In many ways History is the story of humanity’s ‘struggle for survival’. What form that struggle takes and what elements influence that struggle is what becomes our history. One way to examine our History is through the many adaptations and changes people have made to adjust to changing pressures. These pressures could be environmental, political, social, economic etc. or even a combination of issues. The results may range from the rise and fall of empires to the establishment of new religions, from isolation to expansion, from societal restructuring to movements in new directions due to inventions and innovations.
In the 9th grade we examine these changes across many different civilizations and time periods. We believe that a more thorough understanding of what forces cause change and how people adjust may help us as global citizens to make better decisions in our own struggle for survival.
- Introduction: How do historians reconstruct history?
- Early religions: Hinduism, Judaism, Buddhism, Christianity, Islam
- Major cultures around 1000 C.E.
- Cross-Cultural Interactions 1000 – 1500 C.E.
- Mongol conquests
- The Crusades
- The Bubonic Plague
- Beginnings of Global Interdependence, 1500 – 1800
- Europe transformed: Renaissance and Reformation
- Ming and Qing China
- Chinese and European Explorations
- The Creation of European Empires and the Evolution of Early Capitalism
- Africa and the Atlantic World
- Intellectual and Political Revolution in Europe, 1550 – 1815
- The Scientific Revolution and Enlightenment
- The French Revolution
- examine the process of doing history by evaluating, analyzing, and drawing conclusions from a variety of primary and secondary sources
- develop active reading skills through structured assignments from a textbook and primary sources
- improve analytical writing skills through a variety of essay assignments and editing the work of classmates
- develop note-taking skills
- develop collaborative as well as individual learning skills
- become comfortable speaking before groups by participating in class discussions, debates, and simulations, and by making presentations.
Taking Responsibility for Your Own Learning:
It is important for you to be responsible for your own learning. In order to accomplish this I expect you to:
- listen carefully to others
- attend class regularly and arrive on time
- come to class each day with a notebook, pencil or pen, and any assigned books and photocopied handouts
- get class notes and make up assignments promptly after absences
- prepare all readings, written work, and other assignments carefully
- participate regularly and thoughtfully in class discussions and activities
Your grade will be based on a combination of essays, tests, quizzes, homework, role plays, projects and class participation. I do not assign percentages to each category rather assignments themselves will reflect their value by the number of points they are worth respectively.
Late Work and Extensions:
- You must request extensions ahead of time (e-mail requests will not be considered). If I determine that you have sufficient reason for needing more time to complete an assignment, we will determine a new due date.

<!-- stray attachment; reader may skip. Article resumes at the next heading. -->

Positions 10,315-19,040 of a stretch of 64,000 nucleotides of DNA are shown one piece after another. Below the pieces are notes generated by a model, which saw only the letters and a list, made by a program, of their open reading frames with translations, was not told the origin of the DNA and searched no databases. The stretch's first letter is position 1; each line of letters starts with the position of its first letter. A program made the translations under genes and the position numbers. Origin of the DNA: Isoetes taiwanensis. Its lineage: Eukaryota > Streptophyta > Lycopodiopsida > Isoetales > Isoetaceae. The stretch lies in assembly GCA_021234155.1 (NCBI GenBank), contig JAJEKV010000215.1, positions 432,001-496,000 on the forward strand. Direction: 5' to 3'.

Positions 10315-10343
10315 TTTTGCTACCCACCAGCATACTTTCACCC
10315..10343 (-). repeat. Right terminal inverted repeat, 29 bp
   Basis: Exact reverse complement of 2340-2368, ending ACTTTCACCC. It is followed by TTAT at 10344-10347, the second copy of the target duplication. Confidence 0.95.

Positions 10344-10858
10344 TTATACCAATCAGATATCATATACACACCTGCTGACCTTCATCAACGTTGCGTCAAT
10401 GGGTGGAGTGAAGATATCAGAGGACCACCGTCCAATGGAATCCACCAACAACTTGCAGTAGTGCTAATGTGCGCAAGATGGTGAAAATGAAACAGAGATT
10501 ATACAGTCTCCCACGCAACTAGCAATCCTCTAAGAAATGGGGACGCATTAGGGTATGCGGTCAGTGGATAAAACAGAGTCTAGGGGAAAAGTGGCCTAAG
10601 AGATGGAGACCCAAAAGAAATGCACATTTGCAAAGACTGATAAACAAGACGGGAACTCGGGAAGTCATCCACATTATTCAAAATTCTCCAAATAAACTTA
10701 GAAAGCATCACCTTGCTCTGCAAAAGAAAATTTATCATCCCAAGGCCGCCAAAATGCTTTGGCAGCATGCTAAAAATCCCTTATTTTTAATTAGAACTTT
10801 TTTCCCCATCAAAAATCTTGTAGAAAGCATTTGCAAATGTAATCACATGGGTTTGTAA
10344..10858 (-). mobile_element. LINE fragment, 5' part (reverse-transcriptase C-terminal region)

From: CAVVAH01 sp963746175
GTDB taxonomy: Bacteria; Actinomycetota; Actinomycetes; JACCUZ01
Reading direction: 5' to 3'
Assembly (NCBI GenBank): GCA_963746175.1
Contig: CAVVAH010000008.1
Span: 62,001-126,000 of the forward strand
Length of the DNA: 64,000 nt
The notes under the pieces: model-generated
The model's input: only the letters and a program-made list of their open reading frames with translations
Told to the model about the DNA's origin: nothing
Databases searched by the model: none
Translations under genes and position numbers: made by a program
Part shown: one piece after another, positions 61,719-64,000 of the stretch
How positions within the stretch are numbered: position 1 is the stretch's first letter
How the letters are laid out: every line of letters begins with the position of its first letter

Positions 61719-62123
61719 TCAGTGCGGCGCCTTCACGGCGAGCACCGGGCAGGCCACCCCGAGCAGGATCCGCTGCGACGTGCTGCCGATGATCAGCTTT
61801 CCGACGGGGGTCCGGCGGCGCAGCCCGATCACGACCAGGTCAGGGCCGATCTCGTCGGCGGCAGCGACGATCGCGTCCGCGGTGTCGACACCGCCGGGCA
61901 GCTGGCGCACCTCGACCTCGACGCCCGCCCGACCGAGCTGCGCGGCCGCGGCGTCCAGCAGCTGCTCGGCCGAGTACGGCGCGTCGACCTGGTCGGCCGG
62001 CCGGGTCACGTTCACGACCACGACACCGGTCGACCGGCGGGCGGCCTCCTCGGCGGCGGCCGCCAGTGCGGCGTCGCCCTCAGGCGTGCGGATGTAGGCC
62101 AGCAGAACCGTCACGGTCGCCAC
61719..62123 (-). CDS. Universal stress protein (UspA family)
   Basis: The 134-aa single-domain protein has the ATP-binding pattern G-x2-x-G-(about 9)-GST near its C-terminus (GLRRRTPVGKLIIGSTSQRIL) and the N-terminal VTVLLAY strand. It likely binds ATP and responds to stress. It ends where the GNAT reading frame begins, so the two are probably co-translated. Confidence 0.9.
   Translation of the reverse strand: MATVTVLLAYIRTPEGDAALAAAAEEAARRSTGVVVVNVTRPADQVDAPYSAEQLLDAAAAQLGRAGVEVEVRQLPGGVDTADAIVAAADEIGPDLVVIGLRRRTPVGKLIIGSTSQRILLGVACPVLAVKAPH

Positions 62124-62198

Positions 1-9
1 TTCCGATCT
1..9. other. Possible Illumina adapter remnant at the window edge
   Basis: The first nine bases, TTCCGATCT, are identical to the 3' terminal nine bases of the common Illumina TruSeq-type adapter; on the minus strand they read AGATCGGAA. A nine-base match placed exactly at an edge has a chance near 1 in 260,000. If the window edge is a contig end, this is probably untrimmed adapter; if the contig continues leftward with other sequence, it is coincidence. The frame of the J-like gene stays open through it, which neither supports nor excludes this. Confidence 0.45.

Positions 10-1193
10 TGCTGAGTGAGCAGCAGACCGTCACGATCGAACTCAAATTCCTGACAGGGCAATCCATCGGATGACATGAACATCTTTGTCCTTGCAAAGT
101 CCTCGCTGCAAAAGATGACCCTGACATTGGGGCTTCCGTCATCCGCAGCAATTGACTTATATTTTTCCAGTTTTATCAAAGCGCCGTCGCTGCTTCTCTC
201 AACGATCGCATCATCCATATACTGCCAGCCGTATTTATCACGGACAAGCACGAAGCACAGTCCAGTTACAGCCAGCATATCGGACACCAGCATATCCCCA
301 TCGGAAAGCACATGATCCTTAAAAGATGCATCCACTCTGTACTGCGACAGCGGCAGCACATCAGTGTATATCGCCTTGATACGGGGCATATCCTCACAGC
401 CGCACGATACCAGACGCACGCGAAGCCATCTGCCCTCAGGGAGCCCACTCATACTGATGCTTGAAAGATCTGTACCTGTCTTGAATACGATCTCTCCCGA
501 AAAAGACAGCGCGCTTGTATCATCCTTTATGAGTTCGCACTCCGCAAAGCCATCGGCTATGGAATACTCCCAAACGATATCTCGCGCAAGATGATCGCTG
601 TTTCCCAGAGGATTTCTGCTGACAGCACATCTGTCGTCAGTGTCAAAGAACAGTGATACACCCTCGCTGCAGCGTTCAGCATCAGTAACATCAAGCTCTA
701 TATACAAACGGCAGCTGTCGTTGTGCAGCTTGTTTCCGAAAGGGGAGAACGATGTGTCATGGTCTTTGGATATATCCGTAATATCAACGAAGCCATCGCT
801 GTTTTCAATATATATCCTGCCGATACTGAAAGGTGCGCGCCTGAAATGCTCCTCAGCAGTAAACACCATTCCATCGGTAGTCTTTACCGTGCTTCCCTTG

- If you are granted an extension and do not turn the assignment in on the agreed upon date, you will receive a failing grade for the assignment.
- Late assignments (not including extensions) are graded down, how much will be at the teachers discretion. In other words come see me.
Getting Assignments To Me
Email is not always a reliable method for transferring files for many reasons. You must bring a physical copy (printed or digital) to me. This will help to ensure that the file actually arrives. Below is a list of more reliable methods of transmitting assignments to me:
- Print out a hard copy (this is the best solution).
- Save it to a USB Flash Drive. (next best solution).
- Burn it to a CD.
Most assignments will be on my web site (although occasionally things will be assigned in class). You may find this by going to the Overlake web site and looking under academics and selecting my name. It is your responsibility to check the web site regularly for assignments and updates.
- It is your responsibility to get to class on time. This means seated in your desk with appropriate materials ready.
- Homework checks and quizzes happen at the beginning of class. If you are late without an excuse (i.e. note) you may not be permitted to make up this missed work.
- Seating assignments will be made at the instructor’s discretion.
- No food or drink (except in capped containers).
- Use the restroom before or after class.
I am always glad to help you with any question or problem. Since I also teach MS classes, I might not always be available during your afternoon help-session scheduled time, but please feel free to send me an email at firstname.lastname@example.org any time, or come to talk to me personally if you see that I am not in class. I will usually be here after school until at least 4:00pm also. Students who are struggling may be required to meet with me outside of class. All others are certainly welcome.
Office Hours: HUM 101, Block A or by arrangement during other times.
School Phone: (425) 868-6191 ext. 430
You will need the following materials in order to be successful in this course:
A loose-leaf notebook for note taking and as a paper source. You will need space in your notebook (3 ring) to keep handouts, readings, and returned papers and tests. A second notebook at home may be used for some of these purposes.
Jerry H. Bentley and Herbert F. Ziegler, Traditions and Encounters, vol. B
E. Breuilly, J. O’Brien and M. Palmer, Religions of the World